The church of Saint-Jacques is second in importance after Tournai cathedral. It forms part, along with other parish churches, of a core of religious buildings from the 12th and 13th centuries that are exceptionally well preserved.
Its appearance, which appears complex at first glance, shows the various stages that led the construction to its current state: the Romanesque church, which has largely disappeared, the larger building and Gothic chancel. Of the first phase of the church, dating from the second half of the 12th century, all that remains in the square tower raised at the end of the century. This tower originally occupied the crossing, where the transept joins the nave. So the nave used to extend beyond the current porch, remodelled in the 15th and 18th centuries and rebuilt in the 19th century.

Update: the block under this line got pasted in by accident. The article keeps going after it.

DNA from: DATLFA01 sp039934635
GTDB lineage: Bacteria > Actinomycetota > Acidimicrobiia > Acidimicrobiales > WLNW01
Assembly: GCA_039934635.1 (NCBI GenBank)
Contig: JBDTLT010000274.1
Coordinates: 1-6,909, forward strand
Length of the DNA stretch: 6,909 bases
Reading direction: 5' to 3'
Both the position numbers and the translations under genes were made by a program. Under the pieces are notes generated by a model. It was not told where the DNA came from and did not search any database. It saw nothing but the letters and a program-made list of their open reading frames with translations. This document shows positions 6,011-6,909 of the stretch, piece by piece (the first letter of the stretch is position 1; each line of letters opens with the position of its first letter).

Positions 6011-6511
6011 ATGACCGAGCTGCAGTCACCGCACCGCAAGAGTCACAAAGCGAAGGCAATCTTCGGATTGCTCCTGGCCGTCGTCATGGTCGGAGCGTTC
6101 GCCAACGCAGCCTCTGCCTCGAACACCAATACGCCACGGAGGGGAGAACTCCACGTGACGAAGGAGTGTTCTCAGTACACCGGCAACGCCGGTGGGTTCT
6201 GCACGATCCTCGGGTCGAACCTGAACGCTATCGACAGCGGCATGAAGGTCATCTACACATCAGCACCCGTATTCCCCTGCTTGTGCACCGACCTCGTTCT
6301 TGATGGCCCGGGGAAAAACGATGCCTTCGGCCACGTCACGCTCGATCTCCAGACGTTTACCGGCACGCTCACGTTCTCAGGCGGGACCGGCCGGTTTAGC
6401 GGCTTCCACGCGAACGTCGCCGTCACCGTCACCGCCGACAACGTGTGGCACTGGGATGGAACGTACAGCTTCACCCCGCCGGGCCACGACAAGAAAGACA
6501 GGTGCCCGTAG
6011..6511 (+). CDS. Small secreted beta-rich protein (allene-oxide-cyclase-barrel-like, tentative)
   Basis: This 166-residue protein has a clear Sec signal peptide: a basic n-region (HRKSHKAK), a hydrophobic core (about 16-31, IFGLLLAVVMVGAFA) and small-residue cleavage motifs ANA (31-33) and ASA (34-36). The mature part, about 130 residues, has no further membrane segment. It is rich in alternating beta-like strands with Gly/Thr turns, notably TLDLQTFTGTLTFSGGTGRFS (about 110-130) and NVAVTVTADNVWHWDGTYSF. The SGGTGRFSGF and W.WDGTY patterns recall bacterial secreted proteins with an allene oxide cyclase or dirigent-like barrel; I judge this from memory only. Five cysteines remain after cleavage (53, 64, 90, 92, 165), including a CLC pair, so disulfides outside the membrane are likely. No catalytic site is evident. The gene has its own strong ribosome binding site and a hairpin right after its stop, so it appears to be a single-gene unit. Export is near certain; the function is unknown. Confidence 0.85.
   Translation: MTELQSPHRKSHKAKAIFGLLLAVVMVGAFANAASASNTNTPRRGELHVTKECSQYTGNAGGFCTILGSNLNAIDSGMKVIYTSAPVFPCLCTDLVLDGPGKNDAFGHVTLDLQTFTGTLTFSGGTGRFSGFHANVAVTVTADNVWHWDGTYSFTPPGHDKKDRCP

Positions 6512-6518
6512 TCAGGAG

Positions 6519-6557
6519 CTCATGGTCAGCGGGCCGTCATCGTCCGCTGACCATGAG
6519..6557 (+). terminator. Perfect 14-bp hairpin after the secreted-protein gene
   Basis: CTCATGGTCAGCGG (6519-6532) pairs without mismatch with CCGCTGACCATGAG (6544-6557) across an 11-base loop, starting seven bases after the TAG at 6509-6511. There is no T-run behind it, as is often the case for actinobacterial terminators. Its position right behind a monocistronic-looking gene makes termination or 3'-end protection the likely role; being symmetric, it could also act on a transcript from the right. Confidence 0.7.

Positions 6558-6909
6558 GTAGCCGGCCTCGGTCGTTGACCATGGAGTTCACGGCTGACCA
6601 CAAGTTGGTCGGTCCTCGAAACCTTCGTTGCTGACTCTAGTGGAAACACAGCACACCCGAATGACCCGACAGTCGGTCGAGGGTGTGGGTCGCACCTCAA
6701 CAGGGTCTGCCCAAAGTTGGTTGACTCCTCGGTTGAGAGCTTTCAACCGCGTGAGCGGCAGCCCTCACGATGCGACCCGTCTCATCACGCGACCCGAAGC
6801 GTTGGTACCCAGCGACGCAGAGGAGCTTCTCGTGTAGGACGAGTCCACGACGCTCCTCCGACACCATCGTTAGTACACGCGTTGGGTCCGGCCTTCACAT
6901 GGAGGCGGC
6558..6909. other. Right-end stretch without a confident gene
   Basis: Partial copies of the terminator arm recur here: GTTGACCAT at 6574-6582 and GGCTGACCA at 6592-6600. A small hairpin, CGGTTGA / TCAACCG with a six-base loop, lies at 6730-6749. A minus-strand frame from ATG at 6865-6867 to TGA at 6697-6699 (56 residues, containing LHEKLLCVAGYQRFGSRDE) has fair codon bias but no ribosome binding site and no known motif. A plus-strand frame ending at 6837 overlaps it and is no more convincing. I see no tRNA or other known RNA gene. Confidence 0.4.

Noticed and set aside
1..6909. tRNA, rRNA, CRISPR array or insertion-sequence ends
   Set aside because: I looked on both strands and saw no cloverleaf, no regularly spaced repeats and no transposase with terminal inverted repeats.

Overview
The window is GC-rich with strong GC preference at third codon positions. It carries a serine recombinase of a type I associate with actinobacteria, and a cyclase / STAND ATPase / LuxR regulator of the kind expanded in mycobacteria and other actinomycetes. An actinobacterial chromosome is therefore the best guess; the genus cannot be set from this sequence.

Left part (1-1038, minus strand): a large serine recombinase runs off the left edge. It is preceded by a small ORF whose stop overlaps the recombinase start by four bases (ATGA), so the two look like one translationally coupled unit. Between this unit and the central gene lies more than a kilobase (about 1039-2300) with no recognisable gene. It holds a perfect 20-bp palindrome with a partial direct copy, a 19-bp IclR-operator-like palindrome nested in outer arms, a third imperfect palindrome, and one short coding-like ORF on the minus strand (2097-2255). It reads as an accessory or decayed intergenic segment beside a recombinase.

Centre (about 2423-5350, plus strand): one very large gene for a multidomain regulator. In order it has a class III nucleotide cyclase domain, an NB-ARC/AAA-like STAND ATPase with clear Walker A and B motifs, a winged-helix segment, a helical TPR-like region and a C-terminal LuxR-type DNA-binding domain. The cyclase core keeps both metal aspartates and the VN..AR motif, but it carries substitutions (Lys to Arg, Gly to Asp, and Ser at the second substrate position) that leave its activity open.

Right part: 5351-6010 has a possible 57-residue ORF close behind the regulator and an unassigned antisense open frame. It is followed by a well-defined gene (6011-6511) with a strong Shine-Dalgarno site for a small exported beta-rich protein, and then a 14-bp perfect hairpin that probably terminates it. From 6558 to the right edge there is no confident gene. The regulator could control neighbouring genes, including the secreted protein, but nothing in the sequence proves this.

At the beginning of the 13th century, it was decided to rebuild the church. As a result, the former crossing tower, recently enhanced by two levels and ending in an octagonal spire framed by four angular spires, became a porch tower and a new nave was added to the east, as well as a low transept and chancel that has since disappeared. This nave and the transept that goes with it are fine examples of a local Gothic style that retains numerous Romanesque elements.
A barrel vault ceiling, restored in the 19th century as part of the original roof structure, adorns the central nave. The current chancel dates from the second half of the 14th century and, with the side chapels, illuminate the nave with its high windows. The walls and arches of these chapels are decorated with 15th-century wall paintings depicting, among others, angel musicians. The stained glass windows are in the process of being restored (2011).
Not the typical Scaldian Gothic capitals that are decorated with palm leaves that roll up on themselves.
Exceptional heritage site of Wallonia